"... We argue that, by supporting a mixture of “compositional” and “structural” styles of proof, sequentbased proof systems provide a useful framework for the formal verification of processes. As a worked example, we present a sequent calculus for establishing that processes from a process algebra satis ..."
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Cited by 15 (1 self)
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We argue that, by supporting a mixture of “compositional” and “structural” styles of proof, sequentbased proof systems provide a useful framework for the formal verification of processes. As a worked example, we present a sequent calculus for establishing that processes from a process algebra satisfy assertions in HennessyMilner logic. The main novelty lies in the use of the operational semantics to derive introduction rules, on the left and right of sequents, for the operators of the process calculus. This gives a generic proof system applicable to any process algebra with an operational semantics specified in the GSOS format. Using a general algebraic notion of GSOS model, we prove a completeness theorem for the cutfree fragment of the proof system, thereby establishing the admissibility of the cut rule. Under mild (and necessary) conditions on the process algebra, an ωcompleteness result, relative to the “intended” model of closed process terms, follows.
A generic cyclic theorem prover
 In APLAS’12, volume 7705 of LNCS
, 2012
"... Abstract. We describe the design and implementation of an automated theorem prover realising a fully general notion of cyclic proof. Our tool, called Cyclist, is able to construct proofs obeying a very general cycle scheme in which leaves may be linked to any other matching node in the proof, and to ..."
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Cited by 13 (7 self)
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Abstract. We describe the design and implementation of an automated theorem prover realising a fully general notion of cyclic proof. Our tool, called Cyclist, is able to construct proofs obeying a very general cycle scheme in which leaves may be linked to any other matching node in the proof, and to verify the general, global infinitary condition on such proof objects ensuring their soundness. Cyclist is based on a new, generic theory of cyclic proofs that can be instantiated to a wide variety of logics. We have developed three such concrete instantiations, based on: (a) firstorder logic with inductive definitions; (b) entailments of pure separation logic; and (c) Hoarestyle termination proofs for pointer programs. Experiments run on these instantiations indicate that Cyclist offers significant potential as a future platform for inductive theorem proving. 1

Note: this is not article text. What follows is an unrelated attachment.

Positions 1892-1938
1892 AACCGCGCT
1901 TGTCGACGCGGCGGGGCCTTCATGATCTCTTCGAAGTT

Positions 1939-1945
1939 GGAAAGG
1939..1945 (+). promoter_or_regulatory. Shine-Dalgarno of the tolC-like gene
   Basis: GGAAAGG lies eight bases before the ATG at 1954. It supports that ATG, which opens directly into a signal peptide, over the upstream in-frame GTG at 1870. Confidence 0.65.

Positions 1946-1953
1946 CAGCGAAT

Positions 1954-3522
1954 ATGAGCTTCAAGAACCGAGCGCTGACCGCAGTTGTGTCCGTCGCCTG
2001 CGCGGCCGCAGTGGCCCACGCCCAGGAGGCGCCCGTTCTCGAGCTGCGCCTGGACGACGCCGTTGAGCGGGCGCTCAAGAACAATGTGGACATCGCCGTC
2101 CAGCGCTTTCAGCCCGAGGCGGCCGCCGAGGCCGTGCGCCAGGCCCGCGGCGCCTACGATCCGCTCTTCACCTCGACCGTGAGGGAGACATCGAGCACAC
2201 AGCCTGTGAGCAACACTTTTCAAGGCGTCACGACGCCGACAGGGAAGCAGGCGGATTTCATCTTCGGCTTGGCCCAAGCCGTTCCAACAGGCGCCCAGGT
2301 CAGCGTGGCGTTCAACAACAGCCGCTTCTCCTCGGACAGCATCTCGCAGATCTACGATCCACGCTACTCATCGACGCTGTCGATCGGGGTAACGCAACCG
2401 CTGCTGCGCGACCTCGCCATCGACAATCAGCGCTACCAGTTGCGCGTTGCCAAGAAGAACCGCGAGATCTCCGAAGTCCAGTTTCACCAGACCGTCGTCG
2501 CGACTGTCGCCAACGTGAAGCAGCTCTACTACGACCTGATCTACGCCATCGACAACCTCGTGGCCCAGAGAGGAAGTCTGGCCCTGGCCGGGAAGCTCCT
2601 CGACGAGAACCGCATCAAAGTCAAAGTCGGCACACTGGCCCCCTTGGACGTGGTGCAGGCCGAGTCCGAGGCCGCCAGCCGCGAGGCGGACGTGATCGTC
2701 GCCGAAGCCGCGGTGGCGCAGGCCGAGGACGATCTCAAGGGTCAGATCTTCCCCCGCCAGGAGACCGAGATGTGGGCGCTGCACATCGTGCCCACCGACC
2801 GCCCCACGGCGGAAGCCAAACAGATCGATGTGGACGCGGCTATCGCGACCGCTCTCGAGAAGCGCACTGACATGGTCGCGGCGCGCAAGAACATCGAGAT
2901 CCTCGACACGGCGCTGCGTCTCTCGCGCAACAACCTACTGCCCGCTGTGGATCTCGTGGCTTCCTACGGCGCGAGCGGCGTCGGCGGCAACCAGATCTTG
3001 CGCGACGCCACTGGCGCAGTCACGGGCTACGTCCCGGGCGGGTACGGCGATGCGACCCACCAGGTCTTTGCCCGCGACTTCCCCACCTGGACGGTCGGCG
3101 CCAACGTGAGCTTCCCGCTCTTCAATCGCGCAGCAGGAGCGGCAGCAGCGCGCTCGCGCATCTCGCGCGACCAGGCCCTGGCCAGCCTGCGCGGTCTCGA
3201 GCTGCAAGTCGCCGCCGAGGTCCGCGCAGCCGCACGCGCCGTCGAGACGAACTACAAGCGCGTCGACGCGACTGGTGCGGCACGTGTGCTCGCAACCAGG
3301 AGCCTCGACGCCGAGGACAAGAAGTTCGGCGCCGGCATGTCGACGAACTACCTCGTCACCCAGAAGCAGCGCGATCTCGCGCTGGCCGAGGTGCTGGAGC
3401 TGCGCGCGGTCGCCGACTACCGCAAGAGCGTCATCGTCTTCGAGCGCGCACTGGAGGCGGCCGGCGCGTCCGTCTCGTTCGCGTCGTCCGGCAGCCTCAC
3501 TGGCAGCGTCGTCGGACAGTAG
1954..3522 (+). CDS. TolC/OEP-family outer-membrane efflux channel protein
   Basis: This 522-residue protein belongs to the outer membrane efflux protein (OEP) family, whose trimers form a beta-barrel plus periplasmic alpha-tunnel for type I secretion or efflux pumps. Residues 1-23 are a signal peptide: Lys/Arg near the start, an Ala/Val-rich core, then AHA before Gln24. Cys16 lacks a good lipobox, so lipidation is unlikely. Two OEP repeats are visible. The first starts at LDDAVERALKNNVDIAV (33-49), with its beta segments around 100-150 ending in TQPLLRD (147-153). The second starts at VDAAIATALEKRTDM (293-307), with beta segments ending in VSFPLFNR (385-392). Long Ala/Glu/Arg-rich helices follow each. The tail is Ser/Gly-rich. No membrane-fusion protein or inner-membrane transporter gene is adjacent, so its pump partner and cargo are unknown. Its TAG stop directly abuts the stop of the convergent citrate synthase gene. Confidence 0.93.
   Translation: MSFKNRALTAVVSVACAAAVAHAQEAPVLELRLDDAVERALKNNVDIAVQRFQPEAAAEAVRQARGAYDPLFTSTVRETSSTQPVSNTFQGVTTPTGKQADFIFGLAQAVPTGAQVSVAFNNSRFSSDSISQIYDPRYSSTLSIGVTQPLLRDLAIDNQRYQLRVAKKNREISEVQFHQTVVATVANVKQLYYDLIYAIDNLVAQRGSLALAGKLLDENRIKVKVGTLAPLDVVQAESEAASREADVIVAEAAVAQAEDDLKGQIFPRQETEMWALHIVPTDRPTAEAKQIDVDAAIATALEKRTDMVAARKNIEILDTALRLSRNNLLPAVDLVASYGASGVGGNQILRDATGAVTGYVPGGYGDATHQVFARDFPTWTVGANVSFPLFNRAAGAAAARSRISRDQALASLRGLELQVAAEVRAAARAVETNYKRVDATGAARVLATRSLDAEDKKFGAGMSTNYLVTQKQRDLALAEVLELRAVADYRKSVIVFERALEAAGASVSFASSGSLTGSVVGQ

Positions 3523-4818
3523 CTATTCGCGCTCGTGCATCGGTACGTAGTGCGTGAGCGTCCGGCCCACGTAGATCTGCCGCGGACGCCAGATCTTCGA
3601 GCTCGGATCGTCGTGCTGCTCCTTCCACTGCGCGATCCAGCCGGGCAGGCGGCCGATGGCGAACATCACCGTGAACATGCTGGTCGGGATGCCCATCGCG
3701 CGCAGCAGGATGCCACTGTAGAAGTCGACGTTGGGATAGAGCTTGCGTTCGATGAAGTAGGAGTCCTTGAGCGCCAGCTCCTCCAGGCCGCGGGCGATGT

Formalised inductive reasoning in the logic of bunched implications
 In SAS14, volume 4634 of LNCS
, 2007
"... Abstract. We present a framework for inductive definitions in the logic of bunched implications, BI, and formulate two sequent calculus proof systems for inductive reasoning in this framework. The first proof system adopts a traditional approach to inductive proof, extending the usual sequent calcul ..."
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Abstract. We present a framework for inductive definitions in the logic of bunched implications, BI, and formulate two sequent calculus proof systems for inductive reasoning in this framework. The first proof system adopts a traditional approach to inductive proof, extending the usual sequent calculus for predicate BI with explicit induction rules for the inductively defined predicates. The second system allows an alternative mode of reasoning with inductive definitions by cyclic proof. In this system, the induction rules are replaced by simple casesplit rules, and the proof structures are cyclic graphs formed by identifying some sequent occurrences in a derivation tree. Because such proof structures are not sound in general, we demand that cyclic proofs must additionally satisfy a global trace condition that ensures soundness. We illustrate our inductive definition framework and proof systems with simple examples which indicate that, in our setting, cyclic proof may enjoy certain advantages over the traditional induction approach. 1